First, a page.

For those who read the rest of my blog, and not just the posts about writing, you know that I have a
anally obsessively compulsive rigorous process for setting goals and tracking them — think of it as like setting New Year’s resolutions but on steroids. But there are some areas where “goals” are great, yet they only work if you can break them down in to digestible — and achievable — smaller chunks.
So let’s assume you have a big goal of being an author. Under traditional publishing, the ultimate end was outside your control — in theory, you could hammer away at agents and editors with proposal after proposal and never “succeed”. Your digestible “bits” were process stuff, not a measure of your ultimate outcome. With e-publishing, and self-publishing more specifically, coming of age in recent years (if not months), you can change your goal into something that is actually achievable i.e. even if no one “accepts” your MS for traditional publishing, you can bypass them and publish yourself.
Yet, you might still want to have larger writing goals. Konrath’s website, A Newbie’s Guide to Publishing, included a sample of his writer’s resolutions from 2006 to 2012, and I wanted to highlight a bunch that I think are worthy of emulation because they are not all about process…note, with apologies to the master, that the headings are mine, as are the groupings:
- I will start/finish the damn book
- I will finish every story I start
- I’ll quit procrastinating in the form of research, outlines, synopses, taking classes, reading how-to books, talking about writing, and actually write something
- I will listen to criticism
- I will always remember where I came from
- If you’re a writer, you must be a reader. I don’t care if you read on your Kindle, or on stone tablets. Reading, and giving the gift of reading to others, is essential.
- I Won’t Self-Publish Crap. Just because it’s easier than ever before to reach an audience doesn’t mean you should.
- I will create/update my website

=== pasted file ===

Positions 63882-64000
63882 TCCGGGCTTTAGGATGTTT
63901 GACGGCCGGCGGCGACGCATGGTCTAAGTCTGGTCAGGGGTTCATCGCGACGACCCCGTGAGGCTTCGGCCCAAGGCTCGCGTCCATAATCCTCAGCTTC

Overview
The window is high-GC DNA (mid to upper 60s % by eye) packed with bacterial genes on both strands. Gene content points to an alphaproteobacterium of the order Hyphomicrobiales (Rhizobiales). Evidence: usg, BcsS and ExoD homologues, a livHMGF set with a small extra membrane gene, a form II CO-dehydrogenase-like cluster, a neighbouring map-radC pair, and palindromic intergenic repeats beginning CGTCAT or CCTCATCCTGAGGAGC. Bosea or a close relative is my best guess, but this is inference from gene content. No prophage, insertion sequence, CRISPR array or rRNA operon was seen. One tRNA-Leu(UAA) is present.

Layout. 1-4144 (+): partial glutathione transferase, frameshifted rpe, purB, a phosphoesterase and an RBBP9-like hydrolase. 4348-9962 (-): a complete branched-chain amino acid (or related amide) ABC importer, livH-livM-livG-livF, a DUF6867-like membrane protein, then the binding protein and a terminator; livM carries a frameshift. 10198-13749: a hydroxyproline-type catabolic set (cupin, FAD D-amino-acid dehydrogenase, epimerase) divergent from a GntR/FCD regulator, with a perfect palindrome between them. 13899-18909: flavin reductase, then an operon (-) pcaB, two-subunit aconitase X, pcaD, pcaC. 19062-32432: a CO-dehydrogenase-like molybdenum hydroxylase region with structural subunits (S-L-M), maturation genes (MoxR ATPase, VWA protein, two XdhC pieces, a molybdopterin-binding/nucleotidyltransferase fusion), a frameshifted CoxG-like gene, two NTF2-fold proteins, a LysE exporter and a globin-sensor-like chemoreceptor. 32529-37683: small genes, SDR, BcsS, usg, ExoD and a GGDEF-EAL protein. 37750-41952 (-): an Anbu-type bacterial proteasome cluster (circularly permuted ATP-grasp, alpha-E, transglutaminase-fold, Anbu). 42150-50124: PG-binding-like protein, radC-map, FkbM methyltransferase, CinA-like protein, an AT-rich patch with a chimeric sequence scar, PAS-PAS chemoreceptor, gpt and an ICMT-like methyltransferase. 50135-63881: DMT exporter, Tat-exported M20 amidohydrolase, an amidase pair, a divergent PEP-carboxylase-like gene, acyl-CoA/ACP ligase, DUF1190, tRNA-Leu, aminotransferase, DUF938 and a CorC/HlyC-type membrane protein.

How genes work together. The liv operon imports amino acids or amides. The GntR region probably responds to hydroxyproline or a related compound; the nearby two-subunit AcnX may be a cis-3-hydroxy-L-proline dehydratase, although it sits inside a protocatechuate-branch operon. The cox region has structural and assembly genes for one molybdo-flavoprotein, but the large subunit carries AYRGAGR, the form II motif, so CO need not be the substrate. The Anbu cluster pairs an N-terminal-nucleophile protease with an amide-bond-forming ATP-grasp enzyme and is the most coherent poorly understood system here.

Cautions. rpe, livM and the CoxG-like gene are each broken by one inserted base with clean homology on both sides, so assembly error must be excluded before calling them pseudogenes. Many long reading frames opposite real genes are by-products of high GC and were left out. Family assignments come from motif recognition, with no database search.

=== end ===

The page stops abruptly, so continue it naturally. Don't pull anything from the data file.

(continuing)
- I will keep up with my blog and social networks
- I will send out a newsletter, emphasizing what I have to offer rather than what I have for sale, and I won’t send out more than four a year
- I will do one thing every day to self-promote
- Look Inward. We tend to write for ourselves. But for some reason we don’t market for ourselves. Figure out what sort of marketing works on you; that’s the type of marketing you should be trying. You should always know why you’re doing what you’re doing, and what results are acceptable to you.
- Being a professional means you’re prolific, with many titles for sale, and that you diversify, exploiting all possible places to sell your work.
- I will help out other writers
- Self-publishing is an open source project. Add to the database.
- Find Your Own Way. Advice is cheap, and the Internet abounds with people telling you how to do things. Question everything. The only advice you should take is the advice that makes sense to you. And if it doesn’t work, don’t be afraid to ditch it.
- DO NOT take any deal that’s less than what you believe you could earn in six years. If you’re selling 1000 ebooks a month, that means $144,000 is the minimum advance you should be offered before you consider signing.
- Ebooks are global. Doing poorly in the USA? That’s okay. There are plenty of other countries where you can make money.
- Sales fluctuate. Always. And there is often no logical or discernible reason why. Riding high in April, shot down in May, that’s life.
You can find the full post available at A Newbie’s Guide to Publishing: Konrath’s Resolutions for Writers 2012.
I can definitely incorporate a lot of these in my personal business model, which is why I’m happy to highlight them.